is a party to the severance agreement has revoked his or
       her acceptance of the severance agreement by March 14,
       2001 (the Effective Date) and FINOVA has no control
       whatsoever over the occurrence of this condition, or any
       right to revoke the severance agreements or to withdraw
       the deposit of the funds with the escrow agent.

Therefore, the Debtors disclaimed any interest in the funds and
asked that the Court approve this disclaimer and order that
these prepetition funds be disbursed in accordance with the
prepetition severance agreements.

           Limited Objection By the Creditors' Committee

The Committee filed a limited objection to the motion. The
Committee indicated that it did not object to the bulk of the
retention and incentive plans but objected to the Compensation
Agreements and Releases by which the Debtors seek payments to
the six persent senior executives and six terminated former
executives. The Committee considered such payments exorbitant,
in light of comparable plans by the Committee's accountants,
Pricewaterhouse Coopers. The study prepared by PwC indicated
that the compensation proposed to be paid and the severance
arrangements proposed to be entered into are at or in excess of
the highest level paid in comparable cases reviewed by PwC, with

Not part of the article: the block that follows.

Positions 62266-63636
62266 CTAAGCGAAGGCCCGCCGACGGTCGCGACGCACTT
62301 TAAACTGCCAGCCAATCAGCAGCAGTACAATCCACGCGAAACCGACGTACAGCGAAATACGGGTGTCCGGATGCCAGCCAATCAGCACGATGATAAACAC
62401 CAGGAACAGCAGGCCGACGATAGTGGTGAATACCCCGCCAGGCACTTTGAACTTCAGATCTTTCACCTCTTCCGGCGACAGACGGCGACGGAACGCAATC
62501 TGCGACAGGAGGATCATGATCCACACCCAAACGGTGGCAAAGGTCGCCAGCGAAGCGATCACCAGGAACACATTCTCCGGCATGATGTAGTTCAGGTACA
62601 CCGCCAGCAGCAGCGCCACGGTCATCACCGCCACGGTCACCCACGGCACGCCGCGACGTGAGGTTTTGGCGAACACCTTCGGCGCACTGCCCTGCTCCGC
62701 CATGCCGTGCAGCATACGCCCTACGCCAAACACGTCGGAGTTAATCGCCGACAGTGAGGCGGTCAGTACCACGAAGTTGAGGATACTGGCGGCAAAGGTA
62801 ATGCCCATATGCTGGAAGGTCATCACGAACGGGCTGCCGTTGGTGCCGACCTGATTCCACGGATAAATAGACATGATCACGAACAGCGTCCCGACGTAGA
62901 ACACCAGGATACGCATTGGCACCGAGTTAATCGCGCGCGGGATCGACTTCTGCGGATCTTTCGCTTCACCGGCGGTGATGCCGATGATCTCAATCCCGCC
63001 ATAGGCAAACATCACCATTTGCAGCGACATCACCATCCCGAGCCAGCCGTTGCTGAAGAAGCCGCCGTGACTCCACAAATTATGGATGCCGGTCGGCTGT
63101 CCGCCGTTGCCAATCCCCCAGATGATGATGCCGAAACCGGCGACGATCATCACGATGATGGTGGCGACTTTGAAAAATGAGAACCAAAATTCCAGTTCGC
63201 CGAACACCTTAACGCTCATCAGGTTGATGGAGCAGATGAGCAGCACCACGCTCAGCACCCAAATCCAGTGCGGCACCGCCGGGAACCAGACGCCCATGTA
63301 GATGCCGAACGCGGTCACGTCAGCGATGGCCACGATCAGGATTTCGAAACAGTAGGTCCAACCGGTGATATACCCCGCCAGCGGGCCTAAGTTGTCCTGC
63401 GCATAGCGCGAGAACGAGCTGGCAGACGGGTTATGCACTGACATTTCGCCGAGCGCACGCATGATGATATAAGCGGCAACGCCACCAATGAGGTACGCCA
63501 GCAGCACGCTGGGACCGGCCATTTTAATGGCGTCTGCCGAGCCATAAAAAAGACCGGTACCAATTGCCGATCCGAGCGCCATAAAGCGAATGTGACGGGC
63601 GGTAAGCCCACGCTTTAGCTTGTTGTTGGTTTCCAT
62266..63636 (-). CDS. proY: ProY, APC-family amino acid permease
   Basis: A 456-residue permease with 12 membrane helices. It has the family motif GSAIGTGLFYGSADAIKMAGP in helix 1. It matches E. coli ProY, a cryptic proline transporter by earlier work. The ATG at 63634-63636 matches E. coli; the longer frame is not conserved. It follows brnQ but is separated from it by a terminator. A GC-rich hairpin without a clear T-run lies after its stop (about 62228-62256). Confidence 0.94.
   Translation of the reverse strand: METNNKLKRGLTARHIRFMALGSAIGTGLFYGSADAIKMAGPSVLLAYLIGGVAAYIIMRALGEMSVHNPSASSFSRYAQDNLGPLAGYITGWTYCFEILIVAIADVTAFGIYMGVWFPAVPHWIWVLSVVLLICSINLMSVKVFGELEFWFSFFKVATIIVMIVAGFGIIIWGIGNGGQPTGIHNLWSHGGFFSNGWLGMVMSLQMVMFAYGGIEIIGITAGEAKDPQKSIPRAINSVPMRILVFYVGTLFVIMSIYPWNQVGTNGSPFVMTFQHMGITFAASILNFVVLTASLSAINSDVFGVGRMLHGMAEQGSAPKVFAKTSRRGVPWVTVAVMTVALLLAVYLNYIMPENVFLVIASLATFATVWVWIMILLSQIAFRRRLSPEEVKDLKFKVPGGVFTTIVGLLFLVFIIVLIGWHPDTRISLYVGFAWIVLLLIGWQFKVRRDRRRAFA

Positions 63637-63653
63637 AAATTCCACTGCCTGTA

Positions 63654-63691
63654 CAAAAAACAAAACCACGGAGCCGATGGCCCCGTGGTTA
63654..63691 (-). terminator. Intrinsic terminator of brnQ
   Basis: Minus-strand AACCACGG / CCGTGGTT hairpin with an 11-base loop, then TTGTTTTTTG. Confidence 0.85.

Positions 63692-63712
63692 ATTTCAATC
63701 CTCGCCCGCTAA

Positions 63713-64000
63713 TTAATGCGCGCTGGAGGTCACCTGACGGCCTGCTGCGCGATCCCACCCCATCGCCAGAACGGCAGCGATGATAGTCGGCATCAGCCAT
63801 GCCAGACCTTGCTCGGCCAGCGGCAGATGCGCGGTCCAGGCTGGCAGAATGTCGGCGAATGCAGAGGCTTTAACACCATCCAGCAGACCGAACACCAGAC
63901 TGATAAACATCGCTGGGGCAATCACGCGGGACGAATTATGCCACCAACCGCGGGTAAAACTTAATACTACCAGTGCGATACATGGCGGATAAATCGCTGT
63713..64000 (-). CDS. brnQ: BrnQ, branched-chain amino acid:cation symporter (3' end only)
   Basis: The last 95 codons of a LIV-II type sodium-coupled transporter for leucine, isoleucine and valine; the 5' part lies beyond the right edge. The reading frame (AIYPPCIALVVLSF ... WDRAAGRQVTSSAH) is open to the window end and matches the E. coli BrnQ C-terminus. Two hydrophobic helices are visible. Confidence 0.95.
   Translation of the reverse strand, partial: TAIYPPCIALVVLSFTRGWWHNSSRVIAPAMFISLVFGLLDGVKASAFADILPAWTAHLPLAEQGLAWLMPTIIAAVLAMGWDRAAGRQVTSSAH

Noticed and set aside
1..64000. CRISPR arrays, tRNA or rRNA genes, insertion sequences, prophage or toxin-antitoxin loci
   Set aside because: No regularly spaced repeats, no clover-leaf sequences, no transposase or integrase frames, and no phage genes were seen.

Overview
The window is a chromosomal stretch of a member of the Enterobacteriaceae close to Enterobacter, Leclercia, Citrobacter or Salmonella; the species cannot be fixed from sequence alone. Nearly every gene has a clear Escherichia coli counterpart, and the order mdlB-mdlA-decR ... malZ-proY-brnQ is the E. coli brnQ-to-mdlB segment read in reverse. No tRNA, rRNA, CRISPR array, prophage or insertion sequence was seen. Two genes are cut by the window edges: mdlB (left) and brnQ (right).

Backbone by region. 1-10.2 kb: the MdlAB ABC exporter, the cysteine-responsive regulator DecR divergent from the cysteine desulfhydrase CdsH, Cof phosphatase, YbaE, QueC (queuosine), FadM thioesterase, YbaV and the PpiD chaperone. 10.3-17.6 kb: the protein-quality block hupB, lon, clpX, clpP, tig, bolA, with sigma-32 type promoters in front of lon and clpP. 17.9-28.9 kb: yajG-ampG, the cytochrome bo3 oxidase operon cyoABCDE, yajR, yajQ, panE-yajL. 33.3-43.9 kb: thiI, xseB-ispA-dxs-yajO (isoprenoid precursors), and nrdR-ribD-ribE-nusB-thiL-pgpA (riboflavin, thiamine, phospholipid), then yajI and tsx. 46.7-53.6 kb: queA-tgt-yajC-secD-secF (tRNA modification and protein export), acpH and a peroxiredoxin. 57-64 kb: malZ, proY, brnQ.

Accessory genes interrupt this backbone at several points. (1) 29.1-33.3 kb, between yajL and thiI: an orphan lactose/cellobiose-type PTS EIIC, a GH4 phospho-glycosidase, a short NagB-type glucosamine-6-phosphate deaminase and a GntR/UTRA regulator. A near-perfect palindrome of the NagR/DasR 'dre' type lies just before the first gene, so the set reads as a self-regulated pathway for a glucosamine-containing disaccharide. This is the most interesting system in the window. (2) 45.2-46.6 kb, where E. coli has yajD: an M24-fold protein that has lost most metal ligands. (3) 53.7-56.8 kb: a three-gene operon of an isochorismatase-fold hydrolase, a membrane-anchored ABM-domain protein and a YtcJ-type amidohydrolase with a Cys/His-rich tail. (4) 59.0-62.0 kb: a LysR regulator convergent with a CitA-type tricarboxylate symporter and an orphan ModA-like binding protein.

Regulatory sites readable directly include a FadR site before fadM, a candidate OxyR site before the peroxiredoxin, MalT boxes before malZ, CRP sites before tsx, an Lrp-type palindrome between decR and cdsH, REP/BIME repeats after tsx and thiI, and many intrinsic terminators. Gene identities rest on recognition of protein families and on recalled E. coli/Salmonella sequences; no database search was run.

the exception of one chapter 11 debtor whose CEO was hired post-
petition and earned a substantial success bonus.

Inasmuch as the Debtors are being managed by Leucadia - a
proposed purchaser of the Debtors as part of Berkadia LLC - the
Committee was concerned that the proposed payments were an
attempt by Berkadia to buy the Debtors' management in
furtherance of its takeover of the Debtors.

The Committee also opposed the Debtors' request that the Court
approve the Debtors' disclaimer of any interest in certain
escrow funds established pre-petition in connection with the
severance agreements entered into by and between the Debtors and
the six senior executives terminated on the eve of bankruptcy.

The Committee reminded the Court that the Debtors are in fact
managed by a proposed purchaser, Leucadia National Corporation.
Pursuant to a Management Agreement dated as of February 26,
2001, entered into without Court order or creditor approvals,
Leucadia manages the Debtors' operations at a cost of $8 million
per annum (paid in advance), the Committee pointed out.

The Committee observed that "the lion's share of the amounts
sought to be paid to the six senior executives pursuant to the
Compensation Agreements and Releases are in no way performance
based, and are therefore more akin to additional (and
exorbitant) salary than to any form of incentive compensation."

The Committee also pointed out that the Debtors' contractual